Who Is Afraid Of…

“Whenever I am afraid, I will trust in You. In God (I will praise His word),
In God I have put my trust; I will not fear. What can flesh do to me?” (Psalm 56: 3,4)

David might be considered worthy of having fear. He was afraid of Achish, king of Gath. (I Samuel 21: 12)

Have you ever been afraid? Sure you have, me too. Once when under attack my emotions were so strong my body was involuntarily shaking. An encouraging friend asked how I was doing. I said, “I am fine, but my body isn’t doing so well.” Knowing and applying truth such as are in this text enabled my body to gain peaceful control. It was mind over matter.

I had a little self-talk. Some of my best talks have been with myself. I found it experientially true that trust and confidence in the Lord is the best antidote against fears. It can cause one to  shake off  fears by trusting in the Lord, and depending on His word.

Chances are we’ll all have occasions to deal with fear. The Bible cautions “In the world you will have tribulation. …” (John 16: 33) It counters:

“So do not fear, for I am with you; do not be dismayed, for I am your God. …” (Isaiah 41: 10) These should be our watchwords in our contest and conquest.

The word translated “dismayed” means “don’t give up, don’t quit.” There are times when you might be inclined to give up, fear is so formidable. That is when the antidote of fear must be applied. It is faith and trust. It is a mental thing with spiritual consequence.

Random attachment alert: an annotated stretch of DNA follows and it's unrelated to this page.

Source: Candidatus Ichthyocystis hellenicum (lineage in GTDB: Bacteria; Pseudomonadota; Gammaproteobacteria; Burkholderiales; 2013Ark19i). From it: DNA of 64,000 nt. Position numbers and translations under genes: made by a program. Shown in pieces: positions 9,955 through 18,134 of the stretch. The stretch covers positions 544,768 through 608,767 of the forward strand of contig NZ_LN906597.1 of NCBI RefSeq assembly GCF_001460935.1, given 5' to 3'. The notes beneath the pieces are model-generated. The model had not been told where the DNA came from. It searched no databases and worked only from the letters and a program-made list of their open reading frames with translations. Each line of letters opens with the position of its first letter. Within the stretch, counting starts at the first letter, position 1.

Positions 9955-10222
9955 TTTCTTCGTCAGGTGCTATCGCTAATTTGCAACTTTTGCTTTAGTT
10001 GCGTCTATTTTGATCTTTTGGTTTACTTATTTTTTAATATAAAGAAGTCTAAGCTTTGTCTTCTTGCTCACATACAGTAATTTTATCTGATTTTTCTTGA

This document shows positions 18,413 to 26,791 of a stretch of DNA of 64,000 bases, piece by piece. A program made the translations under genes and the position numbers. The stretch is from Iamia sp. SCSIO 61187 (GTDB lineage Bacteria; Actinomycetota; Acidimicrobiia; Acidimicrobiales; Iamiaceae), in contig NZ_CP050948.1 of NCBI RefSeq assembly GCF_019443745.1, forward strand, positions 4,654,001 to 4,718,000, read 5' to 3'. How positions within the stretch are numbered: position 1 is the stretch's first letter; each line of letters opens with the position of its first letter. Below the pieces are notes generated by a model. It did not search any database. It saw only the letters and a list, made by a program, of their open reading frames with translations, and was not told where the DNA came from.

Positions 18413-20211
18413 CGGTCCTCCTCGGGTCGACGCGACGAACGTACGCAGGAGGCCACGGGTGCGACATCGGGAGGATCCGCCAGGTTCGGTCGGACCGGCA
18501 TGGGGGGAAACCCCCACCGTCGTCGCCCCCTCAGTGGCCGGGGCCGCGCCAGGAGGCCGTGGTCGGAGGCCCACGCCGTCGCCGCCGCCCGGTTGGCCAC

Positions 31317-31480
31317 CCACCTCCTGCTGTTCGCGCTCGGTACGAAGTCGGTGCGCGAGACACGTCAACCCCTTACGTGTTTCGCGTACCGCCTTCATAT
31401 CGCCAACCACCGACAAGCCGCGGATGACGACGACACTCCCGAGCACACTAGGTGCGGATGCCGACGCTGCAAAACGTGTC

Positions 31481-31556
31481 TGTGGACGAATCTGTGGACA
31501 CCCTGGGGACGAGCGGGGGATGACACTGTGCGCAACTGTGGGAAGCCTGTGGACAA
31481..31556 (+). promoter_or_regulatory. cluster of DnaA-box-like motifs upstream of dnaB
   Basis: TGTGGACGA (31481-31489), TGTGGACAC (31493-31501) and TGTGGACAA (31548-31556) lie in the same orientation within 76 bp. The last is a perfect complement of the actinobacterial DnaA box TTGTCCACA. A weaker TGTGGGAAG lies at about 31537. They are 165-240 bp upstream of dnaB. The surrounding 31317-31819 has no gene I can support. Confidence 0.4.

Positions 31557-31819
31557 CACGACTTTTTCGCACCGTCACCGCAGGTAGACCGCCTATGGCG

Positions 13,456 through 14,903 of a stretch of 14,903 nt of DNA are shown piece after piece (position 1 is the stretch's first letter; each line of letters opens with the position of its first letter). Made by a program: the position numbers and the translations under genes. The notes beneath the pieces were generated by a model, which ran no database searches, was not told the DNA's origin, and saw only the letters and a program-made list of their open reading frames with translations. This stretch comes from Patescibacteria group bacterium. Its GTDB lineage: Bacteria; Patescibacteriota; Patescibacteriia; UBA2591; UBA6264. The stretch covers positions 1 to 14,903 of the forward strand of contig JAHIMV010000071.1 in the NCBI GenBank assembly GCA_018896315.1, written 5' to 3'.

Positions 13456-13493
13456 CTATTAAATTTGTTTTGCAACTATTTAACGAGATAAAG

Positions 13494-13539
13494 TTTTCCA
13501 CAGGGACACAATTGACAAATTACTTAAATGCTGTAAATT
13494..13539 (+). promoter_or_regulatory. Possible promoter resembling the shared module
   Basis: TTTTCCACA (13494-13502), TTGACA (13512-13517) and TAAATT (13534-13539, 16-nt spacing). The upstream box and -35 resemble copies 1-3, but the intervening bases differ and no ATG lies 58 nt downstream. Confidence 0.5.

An unknown poet gives a grim picture of a traveler on a lonesome road, who has caught a glimpse of a frightful figure close behind who resolves:

“And having once turned round walks on
And turns no more his head.”

The dread thing is still there, right on his heels. Though he does not see it he feels it breathing down his neck. Rightly he rigidly fixes his gaze ahead and remains inflexible. This is how many deal with their thoughts of God. There is not only the ominous thing following after him, but he fixes his awareness of the presence of his all powerful God. God becomes such a factual force His hand can almost be felt.

There is a wholesome fear. It is the fear of the Lord. There is a Hebrew word which means to fear and tremble as in pain and mental anguish. This is not used of the Lord. A different word is used for the fear of God meaning to reverence, to venerate, actually to worship. The second of these fears overcomes the first fear.

Whenever I am afraid, I will trust in You. In God I have put my trust; I will not fear. Make it a point to have a little self-talk.